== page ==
Current Opportunities in the Department of Entomology

 

 

Graduate Assistantships on Pollinator Health

The Healy laboratory is currently seeking a graduate student (MS or PHD) interested in evaluating the epidemiology of deformed wing virus on honey bees.  This project will involve working in a team at LSU with partners from the USDA Honey Bee Research laboratory in Baton Rouge.  The goal of this study will be to evaluate different transmission dynamics of the virus to honey bees.

 

The Swale laboratory is currently seeking a PHD student to conduct physiology based studies evaluating the impacts of different stressors (pathogens, pesticides, mites, nutrition, climate) on honey bee health. This research will be in collaboration with partners from LSU and the USDA Honey Bee Research laboratory in Baton Rouge.

 

 

Graduate Assistantships on insects as indicators of marsh health

The Husseneder and Foil laboratories are currently seeking graduate students to be involved in current projects using insects as bioindicators of marsh health.  The greenhead saltmarsh horse fly, Tabanus nigrovittatus, is an integral part of the Spartina marsh ecosystem. Its larvae represent the top of the invertebrate food pyramid in the marsh soil. Population crashes after the Deepwater Horizon oil spill suggest that horse flies could serve as bioindicators of marsh health and toxic effects of oil intrusion.  Therefore, we study changes in population numbers, population genetic structure and the food web of horse flies in response to catastrophic events and recovery.  You can also visit our project website by clicking here.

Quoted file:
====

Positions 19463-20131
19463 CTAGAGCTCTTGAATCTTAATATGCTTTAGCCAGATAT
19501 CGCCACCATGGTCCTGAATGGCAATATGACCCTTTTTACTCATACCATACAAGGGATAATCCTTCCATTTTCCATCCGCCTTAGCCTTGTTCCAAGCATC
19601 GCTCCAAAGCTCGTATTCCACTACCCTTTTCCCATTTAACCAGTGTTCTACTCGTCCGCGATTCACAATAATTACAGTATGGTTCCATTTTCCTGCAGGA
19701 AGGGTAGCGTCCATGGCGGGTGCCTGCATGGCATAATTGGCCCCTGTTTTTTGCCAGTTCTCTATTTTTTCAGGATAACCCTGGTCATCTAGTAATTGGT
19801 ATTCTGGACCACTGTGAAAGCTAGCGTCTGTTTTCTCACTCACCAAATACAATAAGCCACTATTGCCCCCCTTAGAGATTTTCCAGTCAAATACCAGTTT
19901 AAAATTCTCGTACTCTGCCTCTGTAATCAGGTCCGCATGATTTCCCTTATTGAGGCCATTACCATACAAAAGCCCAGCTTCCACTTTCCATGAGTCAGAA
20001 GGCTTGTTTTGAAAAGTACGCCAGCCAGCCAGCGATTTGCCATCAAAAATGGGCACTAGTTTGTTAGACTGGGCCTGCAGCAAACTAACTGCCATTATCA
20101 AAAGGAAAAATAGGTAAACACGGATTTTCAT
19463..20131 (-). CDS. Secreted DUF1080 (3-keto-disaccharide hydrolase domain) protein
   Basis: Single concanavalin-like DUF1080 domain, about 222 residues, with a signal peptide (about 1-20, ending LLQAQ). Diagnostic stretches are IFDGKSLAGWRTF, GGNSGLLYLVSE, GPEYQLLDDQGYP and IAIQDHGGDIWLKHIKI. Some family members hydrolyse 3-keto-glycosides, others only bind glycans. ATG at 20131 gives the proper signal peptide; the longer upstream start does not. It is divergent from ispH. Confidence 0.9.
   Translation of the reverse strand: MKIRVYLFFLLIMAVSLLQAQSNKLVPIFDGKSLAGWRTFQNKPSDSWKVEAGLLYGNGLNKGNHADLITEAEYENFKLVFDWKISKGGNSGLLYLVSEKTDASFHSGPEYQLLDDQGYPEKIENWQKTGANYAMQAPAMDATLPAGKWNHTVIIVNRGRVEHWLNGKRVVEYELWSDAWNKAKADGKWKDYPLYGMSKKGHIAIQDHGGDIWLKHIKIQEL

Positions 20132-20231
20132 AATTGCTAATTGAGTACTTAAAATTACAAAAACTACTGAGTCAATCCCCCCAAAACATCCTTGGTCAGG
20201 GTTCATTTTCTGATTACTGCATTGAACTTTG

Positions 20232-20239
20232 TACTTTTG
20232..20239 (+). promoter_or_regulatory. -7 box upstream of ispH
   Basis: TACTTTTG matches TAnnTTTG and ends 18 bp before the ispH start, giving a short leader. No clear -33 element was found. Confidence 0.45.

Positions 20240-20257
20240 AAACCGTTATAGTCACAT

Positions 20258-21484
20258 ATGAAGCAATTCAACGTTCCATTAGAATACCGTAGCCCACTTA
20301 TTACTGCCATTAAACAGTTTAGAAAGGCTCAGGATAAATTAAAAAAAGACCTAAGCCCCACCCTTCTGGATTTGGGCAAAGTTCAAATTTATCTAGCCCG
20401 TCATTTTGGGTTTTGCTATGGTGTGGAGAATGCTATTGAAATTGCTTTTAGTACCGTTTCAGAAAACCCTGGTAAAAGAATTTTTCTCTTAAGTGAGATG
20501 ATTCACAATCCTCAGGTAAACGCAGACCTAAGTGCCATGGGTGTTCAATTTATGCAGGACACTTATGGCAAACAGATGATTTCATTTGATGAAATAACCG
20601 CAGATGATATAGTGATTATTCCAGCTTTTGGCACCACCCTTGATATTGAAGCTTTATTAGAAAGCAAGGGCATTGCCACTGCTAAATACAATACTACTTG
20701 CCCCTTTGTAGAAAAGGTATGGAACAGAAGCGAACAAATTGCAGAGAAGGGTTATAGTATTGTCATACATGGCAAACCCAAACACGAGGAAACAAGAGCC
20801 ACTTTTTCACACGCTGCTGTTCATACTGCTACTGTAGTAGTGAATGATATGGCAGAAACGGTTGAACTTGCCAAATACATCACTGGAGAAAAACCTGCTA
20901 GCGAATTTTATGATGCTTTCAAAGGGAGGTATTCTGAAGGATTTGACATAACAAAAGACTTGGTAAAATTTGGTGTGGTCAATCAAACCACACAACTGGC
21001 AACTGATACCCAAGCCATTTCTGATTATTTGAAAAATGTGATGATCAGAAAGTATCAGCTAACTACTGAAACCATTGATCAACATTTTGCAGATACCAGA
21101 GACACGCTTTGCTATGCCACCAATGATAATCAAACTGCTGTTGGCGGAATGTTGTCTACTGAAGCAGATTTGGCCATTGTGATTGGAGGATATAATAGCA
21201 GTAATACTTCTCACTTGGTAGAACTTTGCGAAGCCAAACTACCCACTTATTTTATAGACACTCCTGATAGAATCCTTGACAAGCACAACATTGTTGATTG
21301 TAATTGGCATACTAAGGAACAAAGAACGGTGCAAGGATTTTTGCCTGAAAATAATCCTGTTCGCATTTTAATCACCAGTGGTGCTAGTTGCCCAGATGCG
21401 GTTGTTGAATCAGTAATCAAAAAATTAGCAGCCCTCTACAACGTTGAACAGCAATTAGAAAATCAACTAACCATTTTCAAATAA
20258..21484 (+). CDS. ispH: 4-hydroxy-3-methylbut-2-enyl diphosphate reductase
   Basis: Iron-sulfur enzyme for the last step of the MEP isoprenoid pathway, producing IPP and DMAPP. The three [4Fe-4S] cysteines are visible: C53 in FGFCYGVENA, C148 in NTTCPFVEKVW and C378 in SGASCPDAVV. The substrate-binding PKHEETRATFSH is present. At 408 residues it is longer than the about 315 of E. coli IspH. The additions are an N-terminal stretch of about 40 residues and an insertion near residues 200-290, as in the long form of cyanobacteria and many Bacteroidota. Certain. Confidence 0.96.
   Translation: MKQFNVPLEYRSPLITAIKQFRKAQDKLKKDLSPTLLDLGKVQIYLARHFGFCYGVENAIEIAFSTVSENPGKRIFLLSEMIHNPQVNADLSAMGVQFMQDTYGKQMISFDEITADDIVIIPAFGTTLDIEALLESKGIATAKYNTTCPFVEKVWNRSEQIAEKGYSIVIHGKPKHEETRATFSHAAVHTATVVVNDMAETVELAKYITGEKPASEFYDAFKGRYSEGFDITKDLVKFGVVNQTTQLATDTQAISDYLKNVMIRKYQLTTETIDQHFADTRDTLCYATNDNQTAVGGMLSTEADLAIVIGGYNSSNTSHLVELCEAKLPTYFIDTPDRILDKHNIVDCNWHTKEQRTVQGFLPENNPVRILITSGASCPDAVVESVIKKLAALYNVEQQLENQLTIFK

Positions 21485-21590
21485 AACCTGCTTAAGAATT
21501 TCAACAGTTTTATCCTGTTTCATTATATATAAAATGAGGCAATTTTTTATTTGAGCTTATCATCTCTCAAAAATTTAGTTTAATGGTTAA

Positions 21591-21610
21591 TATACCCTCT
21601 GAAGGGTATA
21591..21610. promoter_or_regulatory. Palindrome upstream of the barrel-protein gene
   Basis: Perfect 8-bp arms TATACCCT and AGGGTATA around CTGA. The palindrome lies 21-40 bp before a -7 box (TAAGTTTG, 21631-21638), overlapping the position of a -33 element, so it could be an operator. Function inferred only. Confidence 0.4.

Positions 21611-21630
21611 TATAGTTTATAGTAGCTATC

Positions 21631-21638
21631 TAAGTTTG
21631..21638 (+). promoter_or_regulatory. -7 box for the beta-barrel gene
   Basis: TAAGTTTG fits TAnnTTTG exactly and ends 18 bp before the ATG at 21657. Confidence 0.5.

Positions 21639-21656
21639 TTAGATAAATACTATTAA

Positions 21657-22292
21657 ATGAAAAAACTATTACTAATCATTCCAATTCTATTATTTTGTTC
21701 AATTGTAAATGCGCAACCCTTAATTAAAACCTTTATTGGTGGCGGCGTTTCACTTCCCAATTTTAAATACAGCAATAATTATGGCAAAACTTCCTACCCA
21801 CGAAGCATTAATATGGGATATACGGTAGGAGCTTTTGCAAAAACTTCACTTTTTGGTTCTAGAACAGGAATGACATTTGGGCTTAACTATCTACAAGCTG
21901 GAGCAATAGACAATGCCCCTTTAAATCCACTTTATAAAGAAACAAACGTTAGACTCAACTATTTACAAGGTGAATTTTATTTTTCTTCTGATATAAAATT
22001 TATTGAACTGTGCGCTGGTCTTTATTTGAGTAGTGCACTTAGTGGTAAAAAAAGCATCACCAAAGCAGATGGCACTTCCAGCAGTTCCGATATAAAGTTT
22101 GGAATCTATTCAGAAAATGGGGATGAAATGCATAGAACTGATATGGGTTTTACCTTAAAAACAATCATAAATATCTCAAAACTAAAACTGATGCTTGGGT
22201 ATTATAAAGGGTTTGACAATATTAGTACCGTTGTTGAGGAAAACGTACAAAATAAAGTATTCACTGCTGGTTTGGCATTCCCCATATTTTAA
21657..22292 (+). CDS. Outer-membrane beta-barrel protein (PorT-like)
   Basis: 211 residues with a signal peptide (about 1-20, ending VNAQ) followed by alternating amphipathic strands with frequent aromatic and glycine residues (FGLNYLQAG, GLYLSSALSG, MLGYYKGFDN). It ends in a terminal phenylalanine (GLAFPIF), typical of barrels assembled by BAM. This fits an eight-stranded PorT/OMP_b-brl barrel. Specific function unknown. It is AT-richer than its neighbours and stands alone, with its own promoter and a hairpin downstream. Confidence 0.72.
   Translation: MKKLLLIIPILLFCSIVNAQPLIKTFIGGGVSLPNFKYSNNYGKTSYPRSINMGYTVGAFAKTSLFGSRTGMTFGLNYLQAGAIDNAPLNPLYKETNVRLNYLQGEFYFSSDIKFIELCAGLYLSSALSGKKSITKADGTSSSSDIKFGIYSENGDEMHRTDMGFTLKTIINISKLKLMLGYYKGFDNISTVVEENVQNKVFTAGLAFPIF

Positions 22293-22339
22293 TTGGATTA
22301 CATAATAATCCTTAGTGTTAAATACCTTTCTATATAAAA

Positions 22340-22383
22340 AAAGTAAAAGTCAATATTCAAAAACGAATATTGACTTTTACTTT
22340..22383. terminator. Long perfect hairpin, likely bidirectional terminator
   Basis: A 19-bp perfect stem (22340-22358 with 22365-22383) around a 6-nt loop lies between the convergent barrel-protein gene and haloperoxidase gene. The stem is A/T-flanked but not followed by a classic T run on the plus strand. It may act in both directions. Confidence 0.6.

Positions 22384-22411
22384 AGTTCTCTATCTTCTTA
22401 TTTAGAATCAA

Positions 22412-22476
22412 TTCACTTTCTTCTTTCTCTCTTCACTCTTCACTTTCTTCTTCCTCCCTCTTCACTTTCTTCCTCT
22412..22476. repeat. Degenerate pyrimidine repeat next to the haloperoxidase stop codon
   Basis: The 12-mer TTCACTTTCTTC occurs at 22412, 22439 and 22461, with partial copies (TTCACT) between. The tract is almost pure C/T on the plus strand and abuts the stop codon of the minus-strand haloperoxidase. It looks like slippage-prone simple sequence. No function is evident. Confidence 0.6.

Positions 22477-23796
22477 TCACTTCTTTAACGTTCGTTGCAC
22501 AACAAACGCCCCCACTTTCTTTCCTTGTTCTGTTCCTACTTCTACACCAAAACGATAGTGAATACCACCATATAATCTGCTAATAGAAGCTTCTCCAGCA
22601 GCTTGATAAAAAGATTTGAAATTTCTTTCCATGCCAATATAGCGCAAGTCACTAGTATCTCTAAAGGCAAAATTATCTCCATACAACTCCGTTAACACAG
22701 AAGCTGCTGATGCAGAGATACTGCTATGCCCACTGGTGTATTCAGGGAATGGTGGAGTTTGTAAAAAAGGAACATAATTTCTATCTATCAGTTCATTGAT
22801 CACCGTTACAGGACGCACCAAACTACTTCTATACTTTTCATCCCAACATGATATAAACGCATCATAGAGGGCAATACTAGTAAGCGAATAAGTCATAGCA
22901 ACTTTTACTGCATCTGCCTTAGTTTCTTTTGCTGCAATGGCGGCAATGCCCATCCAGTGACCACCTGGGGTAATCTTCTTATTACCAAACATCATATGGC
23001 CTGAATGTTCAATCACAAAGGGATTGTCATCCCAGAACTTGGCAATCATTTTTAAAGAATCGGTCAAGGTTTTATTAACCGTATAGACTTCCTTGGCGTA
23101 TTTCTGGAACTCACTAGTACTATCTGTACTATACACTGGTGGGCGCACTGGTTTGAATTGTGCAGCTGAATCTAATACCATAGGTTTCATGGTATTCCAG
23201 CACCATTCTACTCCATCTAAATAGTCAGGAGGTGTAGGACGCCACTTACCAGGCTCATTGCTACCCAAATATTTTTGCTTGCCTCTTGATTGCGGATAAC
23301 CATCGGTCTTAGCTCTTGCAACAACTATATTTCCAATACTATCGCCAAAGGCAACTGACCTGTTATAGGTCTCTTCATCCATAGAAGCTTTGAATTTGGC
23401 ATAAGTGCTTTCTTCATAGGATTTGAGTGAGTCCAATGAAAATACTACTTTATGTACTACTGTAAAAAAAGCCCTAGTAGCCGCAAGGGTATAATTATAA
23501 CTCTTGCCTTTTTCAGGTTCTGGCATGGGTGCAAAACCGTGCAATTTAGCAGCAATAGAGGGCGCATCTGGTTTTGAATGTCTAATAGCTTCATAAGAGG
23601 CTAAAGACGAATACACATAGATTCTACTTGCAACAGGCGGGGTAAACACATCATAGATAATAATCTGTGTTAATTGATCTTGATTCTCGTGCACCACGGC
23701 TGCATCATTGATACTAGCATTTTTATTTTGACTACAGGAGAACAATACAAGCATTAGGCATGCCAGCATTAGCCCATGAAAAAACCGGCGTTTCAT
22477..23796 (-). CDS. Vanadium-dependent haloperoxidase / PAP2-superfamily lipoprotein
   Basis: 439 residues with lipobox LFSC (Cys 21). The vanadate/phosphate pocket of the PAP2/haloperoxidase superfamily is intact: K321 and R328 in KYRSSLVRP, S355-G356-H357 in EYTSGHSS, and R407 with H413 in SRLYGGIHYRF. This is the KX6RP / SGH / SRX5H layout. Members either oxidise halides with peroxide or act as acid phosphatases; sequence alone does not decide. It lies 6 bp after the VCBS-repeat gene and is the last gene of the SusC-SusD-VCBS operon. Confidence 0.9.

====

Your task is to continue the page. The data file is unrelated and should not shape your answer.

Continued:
Departmental Assistantships

The Department of Entomology often provides graduate assistantships to Masters and PHD students applying to the program.  Please look through our faculty websites to learn more about different faculty and programs in our department.

 

 

Research Associate/PostDoc positions evaluating insects as indicators of marsh health

The Husseneder and Foil laboratories are currently seeking personnel to be involved in current projects using insects as bioindicators of marsh health.  The greenhead saltmarsh horse fly, Tabanus nigrovittatus, is an integral part of the Spartina marsh ecosystem. Its larvae represent the top of the invertebrate food pyramid in the marsh soil. Population crashes after the Deepwater Horizon oil spill suggest that horse flies could serve as bioindicators of marsh health and toxic effects of oil intrusion.  Therefore, we study changes in population numbers, population genetic structure and the food web of horse flies in response to catastrophic events and recovery.  You can also visit our project website by clicking here.

 

 

Program leader for longitudinal studies on stressors of managed honey bees

The Healy and Swale laboratories are currently seeking a program leader to help coordinate a 3 year longitudinal study on stressors affecting the health of managed honey bees. Work is in collaboration with partners from LSU and the USDA Honey Bee Research Laboratory in Baton Rouge. Work will require frequent travel to pollination sites, including California, South Dakota, and Mississippi.  Experience working with honey bees is preferred.

 

 

 

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